SOCHI, Russia — The Winter Olympics closed Sunday night with all the elegance of a Fabergé egg, a glittering evening tucked full of tributes to the Russian arts, opening to reveal carefully crafted surprises, small jokes and even painful memories.
Beyond the celebration of a rich cultural tradition, this was an evening to salute the athletes who marched so joyfully through the arena — and for Russia to proclaim it had delivered all it promised when it was elected seven years ago to host the Winter Games.
“We did it,” Dmitry Chernyshenko, president of the Sochi 2014 Organizing Committee, told a cheering crowd. “We conquered the Olympic summit. And these Games will be with us forever.”
This, he said, was a great moment in Russian history.
“This is the new face of Russia,” he said, “our Russia.”
Much of the evening was spent paying homage to the old Russia, a country known to anyone who has ever watched “The Nutcracker,” read “Anna Karenina,” seen “The Cherry Orchard,” laughed at a great clown — or marveled at a jeweled Fabergé egg in a museum.
“We feel your country,” Daniele Finzi Pasca, the artistic director of the Closing Ceremonies and an Italian Swiss, had said earlier in the day. “It is under our skin.”
The great writers were acknowledged in huge banners with portraits of Pushkin — of course — Tolstoy, Chekhov, Dostoyevsky and Solzhenitsyn. The surprises were Joseph Brodsky — expelled by the Soviet Union in 1972 — and the poet Anna Akhmatova — brutally repressed by Stalin, her husband shot by Soviet secret police and her son sent off to the gulag. Most Russians never heard of her until perestroika in the late 1980s.
The scene was set in a vast library, and suddenly gales of wind blew through, sending manuscript pages into the whirlwind of Soviet persecution. A voice recited some of their words, including a passage from Mikhail Bulgakov, “manuscripts don’t burn.” The pages could be burned, but the words would survive.
Konstantin Ernst, chief creative director for the opening and closing ceremonies, had said Sunday’s closing had to strike a different tone from the grand sweep through Russian history of the opening.
“We’re going down the art house avenue,” he said. But art house with a sense of humor.
Remember the Opening Ceremonies, when one of the five snowflake-like figures that opened into Olympic rings failed to unfold? Sunday night, dancers, looking as if they were flowing strands of tinsel in their reflective costumes, first darted and streamed as if they were fish in the nearby Black Sea. Finally, they formed into five flower-like clusters. Four opened into Olympic rings. One hovered, unattached, as if unable to open. Then it did, and the five rings were perfect. The audience laughed and applauded.
Russian tweets exploded: “The Ring!”
The program picked up on the opening theme, a little girl named Lyubov, flying above the Russian landscape. Sunday night she glided in on a rowboat suspended high in the sky.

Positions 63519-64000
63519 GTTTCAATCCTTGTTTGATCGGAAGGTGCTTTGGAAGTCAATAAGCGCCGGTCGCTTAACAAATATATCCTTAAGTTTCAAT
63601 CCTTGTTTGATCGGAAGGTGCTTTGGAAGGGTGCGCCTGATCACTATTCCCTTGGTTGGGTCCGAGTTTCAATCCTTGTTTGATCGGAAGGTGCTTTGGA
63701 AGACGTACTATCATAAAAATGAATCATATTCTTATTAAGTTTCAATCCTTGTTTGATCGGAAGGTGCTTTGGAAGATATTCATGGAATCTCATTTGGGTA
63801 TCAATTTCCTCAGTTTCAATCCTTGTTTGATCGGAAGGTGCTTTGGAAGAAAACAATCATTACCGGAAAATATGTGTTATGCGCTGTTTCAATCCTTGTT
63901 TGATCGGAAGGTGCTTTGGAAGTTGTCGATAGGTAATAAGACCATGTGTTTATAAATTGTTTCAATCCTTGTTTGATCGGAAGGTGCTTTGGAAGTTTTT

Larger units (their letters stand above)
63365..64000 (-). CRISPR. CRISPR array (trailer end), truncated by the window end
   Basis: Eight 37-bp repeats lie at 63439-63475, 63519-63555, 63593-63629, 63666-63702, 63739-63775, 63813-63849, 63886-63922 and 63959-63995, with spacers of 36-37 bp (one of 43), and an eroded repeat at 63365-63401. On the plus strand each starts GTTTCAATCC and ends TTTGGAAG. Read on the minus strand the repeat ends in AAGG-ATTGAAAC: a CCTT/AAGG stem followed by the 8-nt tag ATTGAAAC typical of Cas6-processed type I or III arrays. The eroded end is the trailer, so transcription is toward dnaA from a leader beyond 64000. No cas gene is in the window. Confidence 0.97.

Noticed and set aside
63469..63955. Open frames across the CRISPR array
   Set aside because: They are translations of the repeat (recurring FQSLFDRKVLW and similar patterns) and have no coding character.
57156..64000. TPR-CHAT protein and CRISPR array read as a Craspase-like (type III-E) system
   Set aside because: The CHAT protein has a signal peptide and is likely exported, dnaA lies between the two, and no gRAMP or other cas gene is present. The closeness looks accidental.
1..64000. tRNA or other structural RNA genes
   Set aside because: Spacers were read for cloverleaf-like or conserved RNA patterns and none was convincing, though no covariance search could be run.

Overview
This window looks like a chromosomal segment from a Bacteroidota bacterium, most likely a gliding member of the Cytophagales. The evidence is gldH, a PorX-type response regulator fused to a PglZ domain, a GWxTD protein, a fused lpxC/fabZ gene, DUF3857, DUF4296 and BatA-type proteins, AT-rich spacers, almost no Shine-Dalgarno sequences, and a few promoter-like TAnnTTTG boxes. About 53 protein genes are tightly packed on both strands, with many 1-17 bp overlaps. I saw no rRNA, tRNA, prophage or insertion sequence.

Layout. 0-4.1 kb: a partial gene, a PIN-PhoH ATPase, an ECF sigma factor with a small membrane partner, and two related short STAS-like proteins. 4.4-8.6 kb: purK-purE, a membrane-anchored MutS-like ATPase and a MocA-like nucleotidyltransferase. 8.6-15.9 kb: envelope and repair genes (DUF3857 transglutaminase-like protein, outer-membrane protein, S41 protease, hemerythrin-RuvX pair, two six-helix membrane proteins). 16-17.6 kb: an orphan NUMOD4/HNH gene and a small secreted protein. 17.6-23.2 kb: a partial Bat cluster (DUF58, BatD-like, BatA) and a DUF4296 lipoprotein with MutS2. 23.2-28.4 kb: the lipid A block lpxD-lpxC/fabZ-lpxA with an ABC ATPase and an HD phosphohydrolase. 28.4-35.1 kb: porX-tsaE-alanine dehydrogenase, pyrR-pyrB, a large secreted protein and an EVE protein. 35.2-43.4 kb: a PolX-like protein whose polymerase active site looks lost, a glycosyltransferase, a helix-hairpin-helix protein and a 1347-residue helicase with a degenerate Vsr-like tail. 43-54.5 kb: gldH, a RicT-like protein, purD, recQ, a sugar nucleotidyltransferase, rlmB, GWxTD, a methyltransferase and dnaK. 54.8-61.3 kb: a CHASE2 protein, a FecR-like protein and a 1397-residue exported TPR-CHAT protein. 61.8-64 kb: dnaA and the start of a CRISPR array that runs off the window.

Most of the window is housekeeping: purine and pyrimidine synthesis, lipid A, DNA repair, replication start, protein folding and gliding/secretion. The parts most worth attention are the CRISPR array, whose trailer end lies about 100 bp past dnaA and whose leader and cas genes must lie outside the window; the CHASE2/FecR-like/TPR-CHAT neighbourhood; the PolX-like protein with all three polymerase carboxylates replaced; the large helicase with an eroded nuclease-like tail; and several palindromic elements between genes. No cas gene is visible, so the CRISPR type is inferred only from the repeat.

The music had its own unexpected twist.
“We wanted to start the ceremony with a piece of music that sounds very much like Hollywood music; music written for a Western,” Finzi Pasca said. “All this will amount to a soundtrack that resembles an Oscar-winning blockbuster Hollywood movie.”
So, in this land where anti-Americanism has been encouraged as something of a national hobby, the little girl was ushered in by the theme music for “It’s a Wonderful Life,” the much-loved American Christmastime movie starring James Stewart.
The music was written by Dmitri Tiomkin, who was born in Ukraine in 1894 and ended up in Hollywood, where he became something of a legend. He wrote music for “High Noon,” “The Old Man and the Sea,” “Giant,” “The Alamo” and “Friendly Persuasion.”
So, a large slice of Americana, right here in a celebration of Russia.
A great pianist played Rachmaninoff. A Chagall-like village floated by, upside down, with another village below: a cast of 130, including 40 stilt-walkers wearing animal heads, brides hovering from 30-foot-wide clouds, a violinist playing merrily.
Russian athletes had made their country proud, stacking up the most medals: 33, 13 of them gold. (The United States had 28 medals, nine of them gold.)
Thomas Bach, president of the International Olympic Committee, declared the Games closed. “Tonight we can say Russia delivered all that it promised.”
He congratulated Vladimir Putin. The Russian president’s personal commitment, he said, had meant extraordinary success.
In the end, security was tight. No one slept on the street despite criticism over unfinished hotels. The snow held up, though sometimes just barely.
Still, not everyone was satisfied. Gennady Gudkov, an opposition politician critical of Russia’s human rights record, watched the Closing Ceremonies with some regret.
“If only our rich, talented and athletic country could have good authorities and our people could have the feeling of self-dignity,” he wrote in a tweet. Ernst said the ceremony had ended on a note of optimism and wistfulness. “For 17 days, Sochi has been the center of the universe,” he said, “and now it is time to say goodbye.”